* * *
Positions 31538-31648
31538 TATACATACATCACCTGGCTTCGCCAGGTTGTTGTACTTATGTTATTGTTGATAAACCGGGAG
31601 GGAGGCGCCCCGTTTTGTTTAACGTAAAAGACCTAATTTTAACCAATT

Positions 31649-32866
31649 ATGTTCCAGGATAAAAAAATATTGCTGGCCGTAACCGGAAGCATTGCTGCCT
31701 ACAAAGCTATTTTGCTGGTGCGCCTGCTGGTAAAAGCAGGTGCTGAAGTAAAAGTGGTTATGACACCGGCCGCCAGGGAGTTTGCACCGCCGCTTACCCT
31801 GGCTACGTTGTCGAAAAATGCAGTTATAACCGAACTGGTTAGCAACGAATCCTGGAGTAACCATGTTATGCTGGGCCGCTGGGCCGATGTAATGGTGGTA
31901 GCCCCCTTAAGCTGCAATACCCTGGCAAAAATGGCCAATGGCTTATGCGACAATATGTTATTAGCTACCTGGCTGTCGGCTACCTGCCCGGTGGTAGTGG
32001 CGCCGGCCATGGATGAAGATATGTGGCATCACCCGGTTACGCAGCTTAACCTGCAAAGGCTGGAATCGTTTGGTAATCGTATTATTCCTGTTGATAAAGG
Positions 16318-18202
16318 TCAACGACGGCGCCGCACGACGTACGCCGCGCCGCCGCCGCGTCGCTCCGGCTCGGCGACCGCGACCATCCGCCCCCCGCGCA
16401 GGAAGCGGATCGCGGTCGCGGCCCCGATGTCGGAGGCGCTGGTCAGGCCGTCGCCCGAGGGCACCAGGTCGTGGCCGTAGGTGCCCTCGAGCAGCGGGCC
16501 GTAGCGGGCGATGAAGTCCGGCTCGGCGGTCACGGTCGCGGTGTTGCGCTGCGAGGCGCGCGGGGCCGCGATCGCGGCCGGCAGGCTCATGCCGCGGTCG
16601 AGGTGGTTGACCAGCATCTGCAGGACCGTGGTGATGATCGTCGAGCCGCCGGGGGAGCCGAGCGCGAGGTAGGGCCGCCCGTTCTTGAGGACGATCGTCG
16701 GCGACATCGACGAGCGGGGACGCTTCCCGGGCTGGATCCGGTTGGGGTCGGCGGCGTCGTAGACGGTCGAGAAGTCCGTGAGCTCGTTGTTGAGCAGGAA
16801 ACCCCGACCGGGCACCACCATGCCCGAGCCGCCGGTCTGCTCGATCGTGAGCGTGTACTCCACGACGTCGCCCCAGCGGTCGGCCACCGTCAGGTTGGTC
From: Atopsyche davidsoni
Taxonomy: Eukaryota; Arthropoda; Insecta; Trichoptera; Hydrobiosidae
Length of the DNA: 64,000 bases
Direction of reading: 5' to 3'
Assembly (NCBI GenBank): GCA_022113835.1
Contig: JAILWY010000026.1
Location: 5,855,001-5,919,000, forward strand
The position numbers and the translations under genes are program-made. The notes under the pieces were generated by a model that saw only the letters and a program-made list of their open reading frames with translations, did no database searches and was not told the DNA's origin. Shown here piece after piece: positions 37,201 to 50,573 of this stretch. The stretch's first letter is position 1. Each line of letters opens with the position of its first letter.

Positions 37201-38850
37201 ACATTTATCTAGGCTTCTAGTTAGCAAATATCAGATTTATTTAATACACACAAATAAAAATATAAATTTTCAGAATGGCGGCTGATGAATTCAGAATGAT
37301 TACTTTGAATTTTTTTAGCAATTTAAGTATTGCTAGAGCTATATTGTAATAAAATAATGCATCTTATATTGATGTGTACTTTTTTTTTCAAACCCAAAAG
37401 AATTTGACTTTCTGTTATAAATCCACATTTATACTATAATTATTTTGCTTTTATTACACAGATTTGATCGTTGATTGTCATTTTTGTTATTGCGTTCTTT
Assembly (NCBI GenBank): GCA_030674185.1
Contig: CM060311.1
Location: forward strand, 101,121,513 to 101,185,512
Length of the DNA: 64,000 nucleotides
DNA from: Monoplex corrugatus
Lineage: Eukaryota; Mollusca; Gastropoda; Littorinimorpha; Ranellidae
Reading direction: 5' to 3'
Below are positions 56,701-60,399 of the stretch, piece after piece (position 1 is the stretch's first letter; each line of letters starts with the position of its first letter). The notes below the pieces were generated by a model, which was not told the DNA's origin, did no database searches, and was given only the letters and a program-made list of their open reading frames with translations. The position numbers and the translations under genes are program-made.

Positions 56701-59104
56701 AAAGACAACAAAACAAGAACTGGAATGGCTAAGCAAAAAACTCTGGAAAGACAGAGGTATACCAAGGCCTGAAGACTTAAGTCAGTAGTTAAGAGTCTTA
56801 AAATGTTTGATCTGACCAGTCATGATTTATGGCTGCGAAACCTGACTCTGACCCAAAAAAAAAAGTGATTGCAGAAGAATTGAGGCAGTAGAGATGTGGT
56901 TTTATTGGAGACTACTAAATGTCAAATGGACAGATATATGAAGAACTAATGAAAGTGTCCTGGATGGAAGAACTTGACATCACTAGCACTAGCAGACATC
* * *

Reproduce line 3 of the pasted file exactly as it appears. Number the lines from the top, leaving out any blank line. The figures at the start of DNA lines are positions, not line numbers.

31601 GGAGGCGCCCCGTTTTGTTTAACGTAAAAGACCTAATTTTAACCAATT